You always need to ask yourself: what will I allow my users to do? If we take my app for requesting days off, it would seem logical to link that up with the HR database. But that database might contain all kinds of data that you don’t want to share with the entire organization. Before you know it, users might also have access private data. Suddenly they can see every holiday request across the whole organization, or every hour of overtime worked, or even salary data. So you have to plan things carefully and think ahead.
Data regulations – and specifically privacy and GDPR – are also essential. You’ll have a lot of data, both from your within own organization and from your employees. And possibly also from customers or users. But are you legally permitted to show all of that data? You also need to keep a proper record of everything. Because when people come to you to ask what purposes their data has been used for, you need to be able to provide them with a definitive answer.”
So there’s a flip side too…
“Yes, but there always is, right? I’m very enthusiastic about this, as I think I’ve made clear. Power Platform offers so many opportunities, and the business case often makes itself. But as always, you have to be aware of what you are getting into and plan properly. Preferably before you start getting questions from people around the organization about whether they can get to work using Power Platform. That’s probably the real challenge here.”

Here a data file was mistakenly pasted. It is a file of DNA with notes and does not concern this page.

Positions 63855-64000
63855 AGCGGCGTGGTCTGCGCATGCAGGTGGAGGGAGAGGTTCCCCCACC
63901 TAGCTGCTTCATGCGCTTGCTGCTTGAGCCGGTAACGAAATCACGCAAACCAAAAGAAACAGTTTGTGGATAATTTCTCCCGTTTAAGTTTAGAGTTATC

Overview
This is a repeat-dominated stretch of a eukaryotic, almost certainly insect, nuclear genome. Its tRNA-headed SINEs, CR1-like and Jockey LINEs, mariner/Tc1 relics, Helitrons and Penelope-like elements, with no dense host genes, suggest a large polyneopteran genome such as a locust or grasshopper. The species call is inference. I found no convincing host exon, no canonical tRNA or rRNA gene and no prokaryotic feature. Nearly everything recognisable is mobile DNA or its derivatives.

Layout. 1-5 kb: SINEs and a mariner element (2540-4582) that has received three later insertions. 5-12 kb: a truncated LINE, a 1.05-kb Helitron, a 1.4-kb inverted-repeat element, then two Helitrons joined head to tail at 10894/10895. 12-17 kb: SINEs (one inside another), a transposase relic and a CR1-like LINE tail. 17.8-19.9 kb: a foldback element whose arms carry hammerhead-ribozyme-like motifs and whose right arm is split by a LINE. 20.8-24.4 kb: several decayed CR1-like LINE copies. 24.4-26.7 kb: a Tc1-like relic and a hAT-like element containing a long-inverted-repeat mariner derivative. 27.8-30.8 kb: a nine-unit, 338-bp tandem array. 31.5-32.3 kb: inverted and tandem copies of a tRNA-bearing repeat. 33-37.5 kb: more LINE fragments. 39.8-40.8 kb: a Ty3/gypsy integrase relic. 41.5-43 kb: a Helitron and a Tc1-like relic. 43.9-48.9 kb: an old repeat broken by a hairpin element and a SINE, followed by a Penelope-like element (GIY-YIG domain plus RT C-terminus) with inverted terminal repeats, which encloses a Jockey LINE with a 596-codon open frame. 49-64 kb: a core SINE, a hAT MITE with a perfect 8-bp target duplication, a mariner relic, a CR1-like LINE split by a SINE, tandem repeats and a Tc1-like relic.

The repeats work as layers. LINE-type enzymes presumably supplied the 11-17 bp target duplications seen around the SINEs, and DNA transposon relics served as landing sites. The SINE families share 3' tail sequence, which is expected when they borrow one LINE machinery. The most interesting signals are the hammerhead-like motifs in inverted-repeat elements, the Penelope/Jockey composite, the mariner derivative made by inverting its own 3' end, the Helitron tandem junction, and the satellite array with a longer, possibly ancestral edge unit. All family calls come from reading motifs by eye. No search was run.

Marcel Besteman: the Microsoft Power Platform expert
Introduction: Marcel Besteman, experienced transition and programme manager, and a familiar face for many, as one of the partners at Transition Experts. He previously worked for big names such as Imtech, Capgemini and Ernst & Young. He has founded several companies and was one of the founders of Transition Experts ten years ago. With 25+ years of experience, he continues to be enthusiastic about IT transitions and transformations.
Marcel is very experienced in Microsoft 365 and is willing to tell us all about the opportunities. A few weeks ago, we interviewed him about the implementation and adoption of Microsoft Teams.
Would you like to know more about Microsoft Power Platform? Then why not get in touch with Marcel at email@example.com or on +31 (0)85 – 4872900.
You may also be interested in:
- The integration of telephony in Microsoft Teams using Cloud Voice
In a few weeks, we will interview Marcel again. This time about the integration of Cloud Voice in Microsoft Teams. Including practical examples and clear business cases, in which the complete interoffice telephone is transferred. This may be interesting for ordinary office situations, but certainly also for call centers and other departments where telephony is the core business.
In this serie of interviews on Modulaire Digitale Transformatie, we focus on several stand-alone modules. Soon we will publish an article about CIO as a Service and User Experience Monitoring (UXM).
Modular Digital Transformation
This is the fourth part of a series of interviews on Modular Digital Transformation (MDT). MDT is our way of making digital transformation more tagible: we split up into smaller themes, such as blockchain, big data and RPA. These stand-alone modules allow you to focus very specifically on one aspect of digital transformation.
Previous articles in this series are:
- Just a small slice of digital transformation for me…
- Getting Microsoft Teams up and running ‘a.s.a.p.’: every IT manager’s dream – or is it a nightmare…
- ‘The biggest misconception about switching to Microsoft 365? That it’s just an IT-project…’
Would you like to know more about digital transformation in general, or one of our specific modules? Please contact Gert Veldhuis at firstname.lastname@example.org or (+31) 085 – 487 29 01.